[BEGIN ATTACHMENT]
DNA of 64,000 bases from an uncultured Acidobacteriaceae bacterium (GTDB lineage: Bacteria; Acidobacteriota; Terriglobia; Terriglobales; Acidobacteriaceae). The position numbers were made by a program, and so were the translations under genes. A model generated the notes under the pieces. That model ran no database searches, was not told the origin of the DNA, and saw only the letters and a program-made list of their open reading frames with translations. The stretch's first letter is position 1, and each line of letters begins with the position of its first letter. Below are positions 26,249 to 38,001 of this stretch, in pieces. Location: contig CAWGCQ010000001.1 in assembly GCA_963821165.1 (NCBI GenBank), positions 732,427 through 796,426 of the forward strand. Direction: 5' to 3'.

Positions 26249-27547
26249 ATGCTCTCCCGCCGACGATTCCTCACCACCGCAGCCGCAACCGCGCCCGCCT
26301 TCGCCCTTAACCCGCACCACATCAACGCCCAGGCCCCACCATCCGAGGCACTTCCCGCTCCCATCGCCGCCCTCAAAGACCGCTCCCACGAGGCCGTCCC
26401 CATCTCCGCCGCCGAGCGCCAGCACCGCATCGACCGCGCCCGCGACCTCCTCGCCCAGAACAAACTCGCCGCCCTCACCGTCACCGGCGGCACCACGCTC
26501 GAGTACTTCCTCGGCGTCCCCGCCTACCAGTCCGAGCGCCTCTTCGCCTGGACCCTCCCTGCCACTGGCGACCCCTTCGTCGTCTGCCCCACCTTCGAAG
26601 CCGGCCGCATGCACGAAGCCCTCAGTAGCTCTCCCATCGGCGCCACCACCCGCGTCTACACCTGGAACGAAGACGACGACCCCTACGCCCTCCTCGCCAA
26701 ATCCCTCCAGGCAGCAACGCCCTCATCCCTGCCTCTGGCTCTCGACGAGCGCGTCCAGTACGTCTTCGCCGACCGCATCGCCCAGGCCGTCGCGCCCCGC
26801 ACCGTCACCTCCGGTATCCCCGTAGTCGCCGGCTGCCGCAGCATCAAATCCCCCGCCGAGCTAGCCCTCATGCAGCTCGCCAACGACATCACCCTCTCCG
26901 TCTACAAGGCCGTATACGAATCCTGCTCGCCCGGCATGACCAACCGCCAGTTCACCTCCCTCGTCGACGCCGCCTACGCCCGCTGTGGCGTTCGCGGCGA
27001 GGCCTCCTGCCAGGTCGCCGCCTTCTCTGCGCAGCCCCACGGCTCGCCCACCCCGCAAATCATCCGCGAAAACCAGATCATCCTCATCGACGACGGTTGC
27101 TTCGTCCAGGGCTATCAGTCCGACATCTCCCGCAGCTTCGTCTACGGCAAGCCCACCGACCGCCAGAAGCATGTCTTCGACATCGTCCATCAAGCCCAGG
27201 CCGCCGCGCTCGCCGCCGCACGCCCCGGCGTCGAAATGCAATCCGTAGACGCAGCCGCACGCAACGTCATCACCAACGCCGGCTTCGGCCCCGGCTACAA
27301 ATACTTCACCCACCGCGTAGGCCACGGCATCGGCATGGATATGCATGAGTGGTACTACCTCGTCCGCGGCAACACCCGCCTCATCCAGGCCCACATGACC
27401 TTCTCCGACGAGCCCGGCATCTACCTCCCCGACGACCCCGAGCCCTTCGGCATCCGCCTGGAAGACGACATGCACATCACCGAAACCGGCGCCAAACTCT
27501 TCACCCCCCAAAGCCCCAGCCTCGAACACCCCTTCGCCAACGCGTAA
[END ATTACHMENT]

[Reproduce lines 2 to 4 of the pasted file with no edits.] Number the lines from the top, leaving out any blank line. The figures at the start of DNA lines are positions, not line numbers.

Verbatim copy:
Positions 26249-27547
26249 ATGCTCTCCCGCCGACGATTCCTCACCACCGCAGCCGCAACCGCGCCCGCCT
26301 TCGCCCTTAACCCGCACCACATCAACGCCCAGGCCCCACCATCCGAGGCACTTCCCGCTCCCATCGCCGCCCTCAAAGACCGCTCCCACGAGGCCGTCCC